Social History of Sports in the U.S.
This course is entirely on-line, so all information can be obtained through the Blackboard site, or by e-mailing Bill Offutt directly at [email protected] or [email protected]
NOTE: Because this course is extremely condensed into 40 days, I will be posting much of the material ahead of when it is due, for students to work through at their own pace; in other words, you can work ahead as you feel like it. There are certain pieces of material, from Unit Two forward, that will be added to both the Course Documents, where the assigned readings are, and Discussion Board, where focused questions and material will guide your responses. The materials will be added in time for use by the various intermediate deadlines. However, there are particular deadlines for completion of the discussion writing on the various units of material as well as the two papers that make up the grade, and students must pay close attention to these deadlines in order to complete the course.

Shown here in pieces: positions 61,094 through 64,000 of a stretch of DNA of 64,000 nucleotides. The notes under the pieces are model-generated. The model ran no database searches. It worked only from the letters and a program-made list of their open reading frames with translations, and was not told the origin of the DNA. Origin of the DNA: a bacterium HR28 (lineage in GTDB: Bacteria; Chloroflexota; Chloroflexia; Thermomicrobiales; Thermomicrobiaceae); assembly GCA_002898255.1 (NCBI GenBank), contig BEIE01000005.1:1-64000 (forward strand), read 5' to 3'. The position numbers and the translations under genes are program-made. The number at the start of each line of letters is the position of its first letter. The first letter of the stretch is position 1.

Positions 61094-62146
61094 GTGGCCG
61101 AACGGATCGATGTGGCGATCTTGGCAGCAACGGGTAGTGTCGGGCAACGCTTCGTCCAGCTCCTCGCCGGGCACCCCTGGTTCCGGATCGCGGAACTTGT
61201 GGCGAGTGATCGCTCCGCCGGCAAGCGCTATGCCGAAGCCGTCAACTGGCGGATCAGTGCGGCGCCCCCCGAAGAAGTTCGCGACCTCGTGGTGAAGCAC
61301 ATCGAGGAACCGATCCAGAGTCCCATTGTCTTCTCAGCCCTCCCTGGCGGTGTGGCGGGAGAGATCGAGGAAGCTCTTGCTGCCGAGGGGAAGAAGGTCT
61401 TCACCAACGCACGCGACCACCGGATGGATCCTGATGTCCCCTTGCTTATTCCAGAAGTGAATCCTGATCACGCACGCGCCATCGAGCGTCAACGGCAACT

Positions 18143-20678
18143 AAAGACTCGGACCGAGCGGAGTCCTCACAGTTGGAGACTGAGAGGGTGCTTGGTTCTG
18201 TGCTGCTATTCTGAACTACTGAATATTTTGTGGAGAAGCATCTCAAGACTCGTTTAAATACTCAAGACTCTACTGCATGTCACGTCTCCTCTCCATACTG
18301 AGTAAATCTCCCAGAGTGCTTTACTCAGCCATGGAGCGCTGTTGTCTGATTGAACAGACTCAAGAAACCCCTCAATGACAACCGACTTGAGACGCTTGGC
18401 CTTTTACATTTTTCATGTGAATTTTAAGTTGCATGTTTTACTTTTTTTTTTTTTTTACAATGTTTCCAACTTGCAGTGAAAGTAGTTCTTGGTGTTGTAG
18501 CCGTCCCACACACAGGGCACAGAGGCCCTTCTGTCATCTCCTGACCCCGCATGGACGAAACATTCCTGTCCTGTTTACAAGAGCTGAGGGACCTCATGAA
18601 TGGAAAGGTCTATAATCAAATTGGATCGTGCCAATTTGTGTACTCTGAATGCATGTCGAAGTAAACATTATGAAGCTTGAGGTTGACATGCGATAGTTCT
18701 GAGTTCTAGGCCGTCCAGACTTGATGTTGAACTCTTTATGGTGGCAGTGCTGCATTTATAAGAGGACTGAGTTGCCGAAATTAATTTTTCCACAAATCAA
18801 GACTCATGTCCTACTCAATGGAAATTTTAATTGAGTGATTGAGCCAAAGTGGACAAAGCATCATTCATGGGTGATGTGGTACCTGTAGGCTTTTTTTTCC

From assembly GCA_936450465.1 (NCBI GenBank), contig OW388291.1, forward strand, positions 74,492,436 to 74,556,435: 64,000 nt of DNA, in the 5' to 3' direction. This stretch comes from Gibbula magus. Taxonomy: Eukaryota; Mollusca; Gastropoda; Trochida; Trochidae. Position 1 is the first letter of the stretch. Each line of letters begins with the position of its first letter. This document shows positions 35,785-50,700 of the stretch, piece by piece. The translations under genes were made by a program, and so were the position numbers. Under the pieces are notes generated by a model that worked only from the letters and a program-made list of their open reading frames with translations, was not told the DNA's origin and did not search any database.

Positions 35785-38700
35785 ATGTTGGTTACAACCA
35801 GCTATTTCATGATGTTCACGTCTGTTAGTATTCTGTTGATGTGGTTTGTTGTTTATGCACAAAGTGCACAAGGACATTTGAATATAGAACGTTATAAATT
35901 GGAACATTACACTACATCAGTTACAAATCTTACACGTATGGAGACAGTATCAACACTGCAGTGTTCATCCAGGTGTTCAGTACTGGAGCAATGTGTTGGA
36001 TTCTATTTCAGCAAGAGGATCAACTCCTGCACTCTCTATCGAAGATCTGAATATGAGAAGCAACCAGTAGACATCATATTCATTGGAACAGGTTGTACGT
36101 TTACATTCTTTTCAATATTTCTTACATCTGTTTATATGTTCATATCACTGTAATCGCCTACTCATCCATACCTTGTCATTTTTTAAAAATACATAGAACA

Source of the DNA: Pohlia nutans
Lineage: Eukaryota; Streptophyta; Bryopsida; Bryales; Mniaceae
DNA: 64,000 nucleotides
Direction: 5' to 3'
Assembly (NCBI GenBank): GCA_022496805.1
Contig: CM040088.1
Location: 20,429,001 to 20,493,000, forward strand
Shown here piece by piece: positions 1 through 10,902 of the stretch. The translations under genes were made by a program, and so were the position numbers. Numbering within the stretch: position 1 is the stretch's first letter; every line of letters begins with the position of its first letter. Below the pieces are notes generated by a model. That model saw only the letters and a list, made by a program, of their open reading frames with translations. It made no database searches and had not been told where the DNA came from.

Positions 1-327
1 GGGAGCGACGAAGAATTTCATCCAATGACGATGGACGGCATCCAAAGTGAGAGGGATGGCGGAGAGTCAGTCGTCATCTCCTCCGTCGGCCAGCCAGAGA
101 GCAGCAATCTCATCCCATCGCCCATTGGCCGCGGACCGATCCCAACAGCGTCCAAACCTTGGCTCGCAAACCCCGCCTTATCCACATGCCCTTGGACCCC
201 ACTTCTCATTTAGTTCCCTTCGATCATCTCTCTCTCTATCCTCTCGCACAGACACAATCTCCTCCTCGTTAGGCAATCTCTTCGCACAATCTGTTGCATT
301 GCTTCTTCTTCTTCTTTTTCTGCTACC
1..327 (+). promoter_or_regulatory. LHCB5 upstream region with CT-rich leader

This course will examine the experience of sports and leisure for different groups of Americans (e.g., African-Americans, women, working class), from colonial times to the present but primarily focused on the 20th century. My goal is to introduce students to historical analysis and argument through the examination of the sports and leisure time activities that won increasing popularity among Americans from the late nineteenth to the late twentieth century. This course will incorporate analytical categories from social history (class, race, gender, ethnicity) as well as the frameworks used by cultural, economic, and political history. This course will thus involve students in gaining a better understanding of the relationships that sports and leisure have with the social, economic, cultural and political forces at work in the United States and the world. Students will appreciate the issues that have affected sports participation over the years, including racial and gender discrimination, class economics, and commercialization.
Students are expected to learn not only the basic data of American social history of sports but also to express that knowledge in oral and written argument that employs evidence to prove historical theses. Precise assignments for discussion are given at the end of this syllabus. Students will also be expected to use the Blackboard site for discussion. This course is thus NOT about player statistics, won-loss records, and/or fantasy leagues. It is about understanding the role sports has played in American society over time, and that is a serious historical inquiry.